Shares of Baytex Energy Corp. (TSX:BTE)(NYSE:BTE) are falling again after rising 50% off the late September lows, and investors are wondering if this is the beginning of the end.

Tough times

The entire energy sector is struggling with low oil and gas prices, but Baytex truly demonstrates how bad the situation has become in such a short period of time.

The company has lost more than 90% of its value in the past 15 months, and investors who used to hold the stock as a top dividend pick are looking at fallout in utter disbelief.

Producers with strong balance sheets are navigating the storm reasonably well, but the ones who loaded up on debt to make big acquisitions are now at risk of disappearing.

Baytex closed its $2.8 billion acquisition of Aurora Oil & Gas Limited just before oil started to slide. The deal was supposed to be a game changer, launching Baytex into the middle of the hot Eagle Ford shale play.

When the deal closed management raised the already juicy dividend 9% and the stock traded for about $48 per share. Today the dividend is gone and the shares are back below $4.50.

Will Baytex make it?

Management has done a good job of keeping the company solvent. Capital expenditures and the dividend were cut as soon as it looked like the rout was going to have some legs. The company also renegotiated lending covenants with the banks and found buyers for new stock at a very strong price.

When WTI oil moved back to $60 it looked like Baytex was going to make it, but the subsequent plunge has the market concerned that the company won’t be able to hold on.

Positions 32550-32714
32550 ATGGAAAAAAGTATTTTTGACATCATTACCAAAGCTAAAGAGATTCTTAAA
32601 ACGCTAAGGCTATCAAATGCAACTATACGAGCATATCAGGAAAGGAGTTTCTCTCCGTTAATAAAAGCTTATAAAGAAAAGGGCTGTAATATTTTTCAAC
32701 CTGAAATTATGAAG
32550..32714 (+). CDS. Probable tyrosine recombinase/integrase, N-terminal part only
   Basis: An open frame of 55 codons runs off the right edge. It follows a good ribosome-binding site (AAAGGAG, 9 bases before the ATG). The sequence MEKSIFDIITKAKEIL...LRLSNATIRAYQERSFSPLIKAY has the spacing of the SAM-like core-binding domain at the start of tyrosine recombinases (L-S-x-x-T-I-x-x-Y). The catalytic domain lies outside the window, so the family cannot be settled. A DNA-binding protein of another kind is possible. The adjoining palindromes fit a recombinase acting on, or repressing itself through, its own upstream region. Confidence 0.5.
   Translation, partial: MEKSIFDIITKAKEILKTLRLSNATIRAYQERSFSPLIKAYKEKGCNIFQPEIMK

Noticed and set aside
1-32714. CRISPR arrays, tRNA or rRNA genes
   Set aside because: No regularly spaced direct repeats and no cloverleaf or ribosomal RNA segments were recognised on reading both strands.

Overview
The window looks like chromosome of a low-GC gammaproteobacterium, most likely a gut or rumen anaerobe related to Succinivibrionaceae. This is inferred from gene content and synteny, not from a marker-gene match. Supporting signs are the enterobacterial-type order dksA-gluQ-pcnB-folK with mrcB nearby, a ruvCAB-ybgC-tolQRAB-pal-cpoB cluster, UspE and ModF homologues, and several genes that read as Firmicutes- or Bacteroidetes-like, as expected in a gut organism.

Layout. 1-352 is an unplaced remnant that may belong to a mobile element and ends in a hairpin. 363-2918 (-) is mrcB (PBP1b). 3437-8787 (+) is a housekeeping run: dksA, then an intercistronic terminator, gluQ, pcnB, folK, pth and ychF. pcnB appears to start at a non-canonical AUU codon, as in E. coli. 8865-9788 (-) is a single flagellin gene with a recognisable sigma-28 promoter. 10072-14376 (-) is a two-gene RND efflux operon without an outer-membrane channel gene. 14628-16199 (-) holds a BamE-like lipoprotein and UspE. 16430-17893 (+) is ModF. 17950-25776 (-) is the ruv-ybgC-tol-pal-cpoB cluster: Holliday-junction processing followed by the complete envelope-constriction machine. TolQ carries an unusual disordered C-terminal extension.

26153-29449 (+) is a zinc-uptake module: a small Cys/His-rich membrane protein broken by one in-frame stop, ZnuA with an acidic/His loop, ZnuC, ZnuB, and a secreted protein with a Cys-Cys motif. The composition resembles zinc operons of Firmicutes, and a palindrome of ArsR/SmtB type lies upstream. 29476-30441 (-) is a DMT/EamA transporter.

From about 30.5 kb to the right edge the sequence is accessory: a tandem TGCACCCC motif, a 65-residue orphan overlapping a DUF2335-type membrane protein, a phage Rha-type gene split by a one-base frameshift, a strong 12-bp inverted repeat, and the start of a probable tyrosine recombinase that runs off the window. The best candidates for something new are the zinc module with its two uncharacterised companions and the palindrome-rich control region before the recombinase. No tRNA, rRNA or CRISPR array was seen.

Baytex had long-term debt of $1.6 billion at the end of Q3. The company doesn’t have any major notes due in the near term, so there isn’t an impending risk of a default, and available credit lines stood at $1.05 billion as of September 30. This means the company should have enough liquidity to keep it afloat while it waits for oil prices to improve.

However, cash flow is still the main concern.

The company generated funds from operation of $105.1 million in the third quarter. Capital expenditures were $126 million for the quarter, so cash flow isn’t covering the cost of keeping the oil flowing.

The company has some breathing room, but oil has to recover sooner rather than later if Baytex is going to continue as an independent company.

Should you bet on Baytex?

Oil prices continue to fall and there is little indication that a quick turnaround is in the cards. WTI oil averaged $46.43 per barrel during the third quarter. The current price is about $38 per barrel, so Baytex’s cash flow is likely to come up short again in Q4.

Some pundits believe Baytex will be bought out. The company certainly holds an attractive portfolio of assets, and the larger players with strong balance sheets could easily buy the company.

If you have a high tolerance for risk, there could be an opportunity at this level, but betting on a takeover premium or a spike in energy prices is a gutsy call to make right now. There are safer ways to play an oil recovery.

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Fool contributor Andrew Walker has no position in any stocks mentioned.